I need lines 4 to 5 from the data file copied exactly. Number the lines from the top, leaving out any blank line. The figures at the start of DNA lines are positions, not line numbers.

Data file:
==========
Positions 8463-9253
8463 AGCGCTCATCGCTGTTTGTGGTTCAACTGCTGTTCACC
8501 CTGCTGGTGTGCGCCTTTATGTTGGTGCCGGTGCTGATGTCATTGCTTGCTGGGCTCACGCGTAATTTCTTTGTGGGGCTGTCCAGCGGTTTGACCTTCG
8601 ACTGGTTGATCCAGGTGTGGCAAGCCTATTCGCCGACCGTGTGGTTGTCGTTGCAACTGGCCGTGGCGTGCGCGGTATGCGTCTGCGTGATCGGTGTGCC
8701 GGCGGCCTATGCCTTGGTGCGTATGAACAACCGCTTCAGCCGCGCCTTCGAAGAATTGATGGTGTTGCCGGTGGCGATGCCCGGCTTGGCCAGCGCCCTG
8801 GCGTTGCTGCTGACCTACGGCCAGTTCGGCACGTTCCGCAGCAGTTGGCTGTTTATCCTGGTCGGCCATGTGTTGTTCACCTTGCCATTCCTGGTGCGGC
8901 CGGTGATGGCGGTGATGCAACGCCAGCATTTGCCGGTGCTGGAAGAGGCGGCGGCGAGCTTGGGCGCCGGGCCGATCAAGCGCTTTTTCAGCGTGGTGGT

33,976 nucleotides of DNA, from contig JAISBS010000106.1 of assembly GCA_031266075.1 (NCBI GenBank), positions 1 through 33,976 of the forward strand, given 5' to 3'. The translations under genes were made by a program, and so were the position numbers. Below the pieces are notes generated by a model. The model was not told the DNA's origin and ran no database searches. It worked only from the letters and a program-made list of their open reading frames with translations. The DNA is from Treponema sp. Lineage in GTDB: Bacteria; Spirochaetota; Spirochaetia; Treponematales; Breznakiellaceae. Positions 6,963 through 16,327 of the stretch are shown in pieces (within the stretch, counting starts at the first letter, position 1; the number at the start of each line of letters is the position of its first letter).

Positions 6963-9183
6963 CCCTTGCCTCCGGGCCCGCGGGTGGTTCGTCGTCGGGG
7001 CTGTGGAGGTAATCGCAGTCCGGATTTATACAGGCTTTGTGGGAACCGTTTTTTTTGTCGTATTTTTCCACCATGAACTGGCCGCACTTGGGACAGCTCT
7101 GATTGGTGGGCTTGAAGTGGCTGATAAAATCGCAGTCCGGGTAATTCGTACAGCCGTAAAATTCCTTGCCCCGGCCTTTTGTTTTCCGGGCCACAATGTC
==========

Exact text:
8601 ACTGGTTGATCCAGGTGTGGCAAGCCTATTCGCCGACCGTGTGGTTGTCGTTGCAACTGGCCGTGGCGTGCGCGGTATGCGTCTGCGTGATCGGTGTGCC
8701 GGCGGCCTATGCCTTGGTGCGTATGAACAACCGCTTCAGCCGCGCCTTCGAAGAATTGATGGTGTTGCCGGTGGCGATGCCCGGCTTGGCCAGCGCCCTG